FIG. 5 is one example of a circuit schematic for a memory cell that provides for observability and controllability according to this invention. A primary memory cell 500 includes a pair of cross-coupled inverters to form a static memory cell. Pass transistors 502 and 504 connect primary memory cell 500 to internal data lines DIN1 and DOUT1, respectively. Transistors 502 and 504 provide access to the cell for writing and reading the cell contents, respectively. A shadow latch 506 with access transistors 508 and 510 couples to a bidirectional sample/load global data line S/LD. In this example, a global data line S/LD separate from internal memory data lines DIN1 and DOUT1 are provided for the observe/control mode. Also, an alternative embodiment may provide separate input (control) and output (observe) data lines instead of a single bidirectional data line.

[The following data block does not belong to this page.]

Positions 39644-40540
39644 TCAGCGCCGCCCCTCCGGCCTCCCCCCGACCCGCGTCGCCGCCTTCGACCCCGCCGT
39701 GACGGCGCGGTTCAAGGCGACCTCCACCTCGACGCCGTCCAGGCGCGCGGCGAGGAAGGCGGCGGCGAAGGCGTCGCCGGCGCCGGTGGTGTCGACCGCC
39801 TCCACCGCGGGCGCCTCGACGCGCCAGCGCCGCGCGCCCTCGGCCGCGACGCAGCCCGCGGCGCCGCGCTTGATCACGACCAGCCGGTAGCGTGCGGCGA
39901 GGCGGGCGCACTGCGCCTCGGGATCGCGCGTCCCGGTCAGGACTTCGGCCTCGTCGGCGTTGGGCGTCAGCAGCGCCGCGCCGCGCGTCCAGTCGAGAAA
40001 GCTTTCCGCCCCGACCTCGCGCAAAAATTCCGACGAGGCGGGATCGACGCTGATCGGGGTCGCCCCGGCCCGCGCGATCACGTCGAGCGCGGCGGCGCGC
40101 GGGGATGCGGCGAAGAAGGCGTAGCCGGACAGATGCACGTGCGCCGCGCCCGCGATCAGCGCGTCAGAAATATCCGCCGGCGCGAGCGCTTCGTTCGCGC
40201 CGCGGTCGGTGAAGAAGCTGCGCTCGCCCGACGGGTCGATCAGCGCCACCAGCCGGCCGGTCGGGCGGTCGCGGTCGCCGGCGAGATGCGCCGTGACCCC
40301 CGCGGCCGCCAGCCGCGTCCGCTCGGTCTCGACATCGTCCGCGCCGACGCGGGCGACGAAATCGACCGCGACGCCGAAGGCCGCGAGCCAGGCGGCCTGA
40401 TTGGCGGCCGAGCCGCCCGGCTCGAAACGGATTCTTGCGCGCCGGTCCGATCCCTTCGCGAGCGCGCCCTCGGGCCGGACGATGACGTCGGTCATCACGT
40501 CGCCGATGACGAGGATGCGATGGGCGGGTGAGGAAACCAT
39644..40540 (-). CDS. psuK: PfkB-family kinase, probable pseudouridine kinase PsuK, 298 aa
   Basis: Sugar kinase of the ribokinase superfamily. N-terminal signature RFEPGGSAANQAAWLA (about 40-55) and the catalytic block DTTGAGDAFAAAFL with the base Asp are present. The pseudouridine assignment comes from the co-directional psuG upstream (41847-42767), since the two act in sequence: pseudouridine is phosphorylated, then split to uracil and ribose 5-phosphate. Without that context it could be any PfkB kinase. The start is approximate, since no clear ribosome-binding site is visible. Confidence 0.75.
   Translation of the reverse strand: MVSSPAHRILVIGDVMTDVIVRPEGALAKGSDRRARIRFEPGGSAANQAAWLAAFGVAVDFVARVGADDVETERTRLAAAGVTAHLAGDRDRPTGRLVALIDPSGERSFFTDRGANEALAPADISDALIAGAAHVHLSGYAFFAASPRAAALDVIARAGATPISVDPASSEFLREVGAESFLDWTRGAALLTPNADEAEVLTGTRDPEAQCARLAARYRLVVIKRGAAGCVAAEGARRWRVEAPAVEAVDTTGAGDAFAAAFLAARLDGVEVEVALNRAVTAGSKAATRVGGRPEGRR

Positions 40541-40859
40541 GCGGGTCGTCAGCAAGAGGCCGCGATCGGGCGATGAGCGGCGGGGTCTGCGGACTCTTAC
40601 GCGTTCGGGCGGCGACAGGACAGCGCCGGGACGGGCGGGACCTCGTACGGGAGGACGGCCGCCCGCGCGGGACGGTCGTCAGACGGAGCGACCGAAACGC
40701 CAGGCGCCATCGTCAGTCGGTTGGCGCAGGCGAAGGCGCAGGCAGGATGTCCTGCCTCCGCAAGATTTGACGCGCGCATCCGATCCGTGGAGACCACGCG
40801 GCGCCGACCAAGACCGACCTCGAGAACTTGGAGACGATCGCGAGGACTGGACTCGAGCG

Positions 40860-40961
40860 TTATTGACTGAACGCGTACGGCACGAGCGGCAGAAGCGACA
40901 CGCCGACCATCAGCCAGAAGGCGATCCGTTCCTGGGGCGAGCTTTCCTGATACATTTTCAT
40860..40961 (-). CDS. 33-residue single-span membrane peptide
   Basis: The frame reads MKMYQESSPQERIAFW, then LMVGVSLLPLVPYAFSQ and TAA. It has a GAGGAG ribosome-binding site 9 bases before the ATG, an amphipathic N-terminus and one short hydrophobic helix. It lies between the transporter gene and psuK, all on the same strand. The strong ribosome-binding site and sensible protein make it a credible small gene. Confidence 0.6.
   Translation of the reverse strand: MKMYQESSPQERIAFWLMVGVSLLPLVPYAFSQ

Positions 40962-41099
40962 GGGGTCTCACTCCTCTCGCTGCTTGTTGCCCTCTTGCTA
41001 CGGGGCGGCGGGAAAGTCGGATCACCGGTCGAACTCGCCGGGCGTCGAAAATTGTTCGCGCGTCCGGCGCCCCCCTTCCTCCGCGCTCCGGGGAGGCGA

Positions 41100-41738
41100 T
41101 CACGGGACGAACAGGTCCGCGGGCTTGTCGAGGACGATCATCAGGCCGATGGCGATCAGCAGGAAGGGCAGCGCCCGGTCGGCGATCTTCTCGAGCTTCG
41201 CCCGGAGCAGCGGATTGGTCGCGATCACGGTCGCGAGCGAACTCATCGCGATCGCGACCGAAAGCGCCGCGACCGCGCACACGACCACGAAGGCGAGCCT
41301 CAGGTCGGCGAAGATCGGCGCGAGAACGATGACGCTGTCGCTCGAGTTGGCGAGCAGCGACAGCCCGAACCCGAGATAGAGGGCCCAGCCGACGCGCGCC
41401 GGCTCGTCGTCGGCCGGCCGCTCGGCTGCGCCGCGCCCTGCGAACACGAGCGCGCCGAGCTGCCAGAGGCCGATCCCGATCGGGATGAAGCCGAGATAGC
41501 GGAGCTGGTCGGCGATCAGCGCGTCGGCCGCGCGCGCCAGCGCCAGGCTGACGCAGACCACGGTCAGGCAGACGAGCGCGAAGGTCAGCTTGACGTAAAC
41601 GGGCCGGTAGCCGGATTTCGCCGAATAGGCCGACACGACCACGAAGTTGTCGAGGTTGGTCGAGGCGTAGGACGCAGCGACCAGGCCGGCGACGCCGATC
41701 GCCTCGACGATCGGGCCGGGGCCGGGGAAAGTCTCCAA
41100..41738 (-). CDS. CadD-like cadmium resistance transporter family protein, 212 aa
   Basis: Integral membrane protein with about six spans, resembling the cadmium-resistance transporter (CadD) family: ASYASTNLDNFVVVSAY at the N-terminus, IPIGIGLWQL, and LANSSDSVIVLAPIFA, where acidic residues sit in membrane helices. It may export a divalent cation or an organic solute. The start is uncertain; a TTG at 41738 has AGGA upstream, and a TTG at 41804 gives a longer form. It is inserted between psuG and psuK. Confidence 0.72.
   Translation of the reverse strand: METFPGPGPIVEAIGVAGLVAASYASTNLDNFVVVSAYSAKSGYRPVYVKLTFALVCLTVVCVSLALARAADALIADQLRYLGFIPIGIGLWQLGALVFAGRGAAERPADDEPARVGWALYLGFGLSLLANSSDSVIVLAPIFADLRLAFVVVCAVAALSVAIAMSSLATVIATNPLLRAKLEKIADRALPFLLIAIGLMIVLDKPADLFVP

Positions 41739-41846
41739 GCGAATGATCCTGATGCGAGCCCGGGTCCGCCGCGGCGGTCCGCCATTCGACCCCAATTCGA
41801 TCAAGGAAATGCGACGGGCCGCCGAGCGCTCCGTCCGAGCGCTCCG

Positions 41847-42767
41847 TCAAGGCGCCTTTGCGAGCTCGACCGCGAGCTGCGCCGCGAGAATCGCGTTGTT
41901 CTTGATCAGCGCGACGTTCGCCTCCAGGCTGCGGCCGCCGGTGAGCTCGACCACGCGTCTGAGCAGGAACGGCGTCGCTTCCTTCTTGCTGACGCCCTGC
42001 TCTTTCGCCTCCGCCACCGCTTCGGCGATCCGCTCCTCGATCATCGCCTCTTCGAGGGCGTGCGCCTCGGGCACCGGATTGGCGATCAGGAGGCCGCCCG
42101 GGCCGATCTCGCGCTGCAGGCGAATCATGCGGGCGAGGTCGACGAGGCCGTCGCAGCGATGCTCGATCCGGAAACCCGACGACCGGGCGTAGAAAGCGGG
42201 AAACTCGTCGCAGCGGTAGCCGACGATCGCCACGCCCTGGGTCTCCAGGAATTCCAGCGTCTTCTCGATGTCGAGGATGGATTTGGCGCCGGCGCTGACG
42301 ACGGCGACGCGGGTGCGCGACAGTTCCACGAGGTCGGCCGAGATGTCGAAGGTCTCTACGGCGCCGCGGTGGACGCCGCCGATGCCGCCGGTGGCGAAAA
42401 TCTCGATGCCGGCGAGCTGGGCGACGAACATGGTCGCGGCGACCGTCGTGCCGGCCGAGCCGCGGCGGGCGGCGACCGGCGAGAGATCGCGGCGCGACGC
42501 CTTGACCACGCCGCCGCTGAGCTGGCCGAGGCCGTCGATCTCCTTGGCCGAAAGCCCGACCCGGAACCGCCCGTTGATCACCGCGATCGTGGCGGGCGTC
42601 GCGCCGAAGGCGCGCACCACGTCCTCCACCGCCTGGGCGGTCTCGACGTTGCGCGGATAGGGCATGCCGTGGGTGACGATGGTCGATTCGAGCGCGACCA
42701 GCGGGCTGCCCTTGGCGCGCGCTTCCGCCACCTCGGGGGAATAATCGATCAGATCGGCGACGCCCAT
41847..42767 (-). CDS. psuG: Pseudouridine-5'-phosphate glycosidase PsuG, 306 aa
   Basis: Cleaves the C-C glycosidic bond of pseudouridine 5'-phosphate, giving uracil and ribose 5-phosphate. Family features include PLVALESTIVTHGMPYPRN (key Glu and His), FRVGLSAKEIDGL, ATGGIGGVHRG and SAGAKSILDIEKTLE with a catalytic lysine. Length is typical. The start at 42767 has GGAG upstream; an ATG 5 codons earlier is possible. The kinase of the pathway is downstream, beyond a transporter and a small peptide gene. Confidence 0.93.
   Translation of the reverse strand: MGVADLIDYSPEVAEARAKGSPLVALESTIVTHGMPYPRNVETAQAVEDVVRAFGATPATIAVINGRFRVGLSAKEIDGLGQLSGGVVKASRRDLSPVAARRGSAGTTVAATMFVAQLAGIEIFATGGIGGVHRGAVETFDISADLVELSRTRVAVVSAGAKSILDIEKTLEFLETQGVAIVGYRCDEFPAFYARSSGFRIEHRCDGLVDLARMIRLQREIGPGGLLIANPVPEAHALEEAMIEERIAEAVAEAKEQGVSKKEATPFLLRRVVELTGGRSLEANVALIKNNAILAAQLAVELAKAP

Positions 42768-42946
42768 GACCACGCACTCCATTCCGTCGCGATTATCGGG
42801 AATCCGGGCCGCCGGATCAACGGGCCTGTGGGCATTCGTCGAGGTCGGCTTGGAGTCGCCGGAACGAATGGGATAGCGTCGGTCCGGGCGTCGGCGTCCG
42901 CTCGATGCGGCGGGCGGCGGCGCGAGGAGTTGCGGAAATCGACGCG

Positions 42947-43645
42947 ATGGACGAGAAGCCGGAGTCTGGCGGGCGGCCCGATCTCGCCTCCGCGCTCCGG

Shadow latch 506 couples to primary memory cell 500 by a data transfer circuit 512. Data transfer circuit is made up of transistors 514, 516, 518, 520, and 522, 524, 526, 528, that couple the storage nodes inside shadow latch 506 to the storage nodes inside primary memory cell 500. Transistors 514 and 518 receive the load signal on a load line 530 at their gate terminals, and transistors 524 and 528 receive the sample signal in a sample line 532 at their gate terminals. When the load signal is asserted, data transfer circuit 512 causes the contents of shadow latch 506 to be loaded into primary memory cell 500. When the sample signal is asserted, data transfer circuit 512 causes the contents of primary memory cell 500 to be transferred to shadow latch 506.